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Frederick H. Dyer, Compendium of the War of the Rebellion: Regimental Histories 171 1 Browse Search
Alfred Roman, The military operations of General Beauregard in the war between the states, 1861 to 1865 163 47 Browse Search
Comte de Paris, History of the Civil War in America. Vol. 1. (ed. Henry Coppee , LL.D.) 97 3 Browse Search
John G. Nicolay, A Short Life of Abraham Lincoln, condensed from Nicolay and Hayes' Abraham Lincoln: A History 97 7 Browse Search
Southern Historical Society Papers, Volume 35. (ed. Reverend J. William Jones) 42 6 Browse Search
Edward Alfred Pollard, The lost cause; a new Southern history of the War of the Confederates ... Drawn from official sources and approved by the most distinguished Confederate leaders. 40 6 Browse Search
William A. Crafts, Life of Ulysses S. Grant: His Boyhood, Campaigns, and Services, Military and Civil. 37 1 Browse Search
The Annals of the Civil War Written by Leading Participants North and South (ed. Alexander Kelly McClure) 33 5 Browse Search
The Photographic History of The Civil War: in ten volumes, Thousands of Scenes Photographed 1861-65, with Text by many Special Authorities, Volume 2: Two Years of Grim War. (ed. Francis Trevelyan Miller) 32 2 Browse Search
Rebellion Record: a Diary of American Events, Diary from December 17, 1860 - April 30, 1864 (ed. Frank Moore) 29 19 Browse Search
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Browsing named entities in The Daily Dispatch: April 10, 1862., [Electronic resource]. You can also browse the collection for Buell or search for Buell in all documents.

Your search returned 11 results in 4 document sections:

and skillful Generals; we have brave and invincible soldiers. We may safely calculate on a signal victory in the coming battle, which promises to be the battle of this war. We expect lasting honors both for our commanders and our soldiers. Buell has sent, we understand, a division of his army towards Huntsville, evidently to take possession of the Memphis and Charleston railroad. We have little doubt the Federals will soon attempt to cut off, by taking possession of this road, our Eastern forces from the army in the West. They will, if successful, command the road from Decatur to Stevenson. Their design seems to be "to divide and conquer" by cutting off reinforcements from the East. Buell expects to reach Memphis by an overwhelming force. Before he will reach Memphis, let the Federals expect to lose St. Louis. We have great confidence in our power and our will to prevent the capture of our city. Let us be hopeful, resolute, and firm. He can not be whipped who will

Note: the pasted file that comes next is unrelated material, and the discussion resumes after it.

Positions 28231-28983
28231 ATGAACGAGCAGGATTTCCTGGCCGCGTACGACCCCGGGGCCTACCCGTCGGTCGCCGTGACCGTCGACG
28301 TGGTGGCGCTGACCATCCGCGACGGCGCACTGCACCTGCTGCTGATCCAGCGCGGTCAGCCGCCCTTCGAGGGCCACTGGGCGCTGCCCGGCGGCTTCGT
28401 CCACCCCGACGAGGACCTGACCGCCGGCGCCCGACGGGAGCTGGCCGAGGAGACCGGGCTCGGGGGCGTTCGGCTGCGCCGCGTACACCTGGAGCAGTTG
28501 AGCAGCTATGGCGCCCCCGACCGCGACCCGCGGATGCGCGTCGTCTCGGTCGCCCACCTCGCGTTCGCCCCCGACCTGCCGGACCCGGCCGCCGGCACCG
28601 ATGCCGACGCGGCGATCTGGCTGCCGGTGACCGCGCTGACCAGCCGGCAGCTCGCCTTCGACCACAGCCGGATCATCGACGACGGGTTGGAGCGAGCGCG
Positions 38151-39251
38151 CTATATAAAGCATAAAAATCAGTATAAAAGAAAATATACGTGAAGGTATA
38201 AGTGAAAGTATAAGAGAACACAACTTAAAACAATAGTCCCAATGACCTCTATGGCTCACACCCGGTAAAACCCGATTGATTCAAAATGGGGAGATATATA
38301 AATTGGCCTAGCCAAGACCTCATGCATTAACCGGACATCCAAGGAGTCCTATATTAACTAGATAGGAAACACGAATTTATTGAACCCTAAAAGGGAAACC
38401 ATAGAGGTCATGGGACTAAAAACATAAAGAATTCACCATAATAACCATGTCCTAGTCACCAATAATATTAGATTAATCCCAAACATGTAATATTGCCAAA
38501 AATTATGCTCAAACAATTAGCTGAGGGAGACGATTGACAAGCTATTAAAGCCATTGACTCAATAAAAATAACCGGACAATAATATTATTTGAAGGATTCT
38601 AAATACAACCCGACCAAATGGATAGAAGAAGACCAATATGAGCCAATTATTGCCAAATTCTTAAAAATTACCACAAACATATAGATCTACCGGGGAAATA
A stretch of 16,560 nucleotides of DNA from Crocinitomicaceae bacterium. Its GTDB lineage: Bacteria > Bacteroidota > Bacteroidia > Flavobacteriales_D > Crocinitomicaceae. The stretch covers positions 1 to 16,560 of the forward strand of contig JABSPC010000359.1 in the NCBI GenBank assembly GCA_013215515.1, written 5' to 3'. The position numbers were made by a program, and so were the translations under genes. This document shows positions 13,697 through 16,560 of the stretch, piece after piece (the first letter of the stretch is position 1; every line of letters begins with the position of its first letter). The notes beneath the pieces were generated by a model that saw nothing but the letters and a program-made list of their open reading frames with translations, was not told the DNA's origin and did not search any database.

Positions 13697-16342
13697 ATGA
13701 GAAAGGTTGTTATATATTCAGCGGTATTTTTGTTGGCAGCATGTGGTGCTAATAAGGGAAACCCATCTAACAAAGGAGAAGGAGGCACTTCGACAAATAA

ery great. Grant, according to a Northern letter writer, had about 60,000. If Buell had as many more, the aggregate must have reached about 120,000. These howevethat the enemy had Donelson eighty full regiments. These were independent of Buell's line.-- from S. Louis, Cairo, Smithland and Paducah. So that to Slumber thenixty to eighty thousand. According to the Memphis Appeal, of the 3d inst., Buell was marching towards Savannah, which is on the right bank of the Tennessee rivee the battle at Shiloh occurred. So that when it did occur we may suppose that Buell was very near at hand. We may, therefore, while glorying in a really grand our army, under General Beauregard, retreated in consequence of the arrival of Buell, powerfully reinforcing the column under Grant. [See latest news.] This withdr Gen. Beauregard retires to his fortified camp, there to await the movements of Buell. But he will not await them too long, we are sure. He will not loose the adva
lligence is not of a character to discourage or dishearten. A dispatch received at the Adjutant General's office yesterday morning from General Beauregard, states that after the fight on Sunday the enemy were largely reinforced by the army under Buell, and that the fight was renewed with great violence on Monday morning, and continued until one o'clock P. M, when our army withdrew in good order, and retired to Corinth, Mississippi. General B. adds, in his telegram, that he was unable to carryeral Beauregard in retiring to this point is commended by those familiar with the topography of the country, and it is confidently believed that he will there be able to meet any force that may be thrown against him. The Federal column under Buell is a heavy one, but it dare not penetrate the interior, where it will be deprived of the efficient aid of gunboats and river transports. As he advances the hostile territory in his rear increase, and the gallant sons of Kentucky and Tennessee, w
weather is bad and the roads impassable. We possess all the captured property. Morgan's cavalry yesterday (Tuesday) morning attacked a considerable force of the enemy in one of their camps and killed a large number of them, besides burning the tents our army were unable to bring away with them. The wounded are pouring in. Our loss is probably three thousand. The most of the wounded were shot in the limbs. Generals Gladden, Bushrod Johnson, and Hindman are wounded. Colonel Blythe, of Mississippi, and Capt. Hampton, of Alexandria, were killed. Lieutenant Storum, of the Washington Artillery, was shot through the body. The fight of Monday was less decisive than that of Sunday. The firing ceased mutually about two o'clock, both armies falling back. The enemy's loss in prisoners is between four and six thousand. Buell's reinforcements on Monday are estimated at thirty thousand. Our troops are in admirable spirits, and ready for another fight. Def.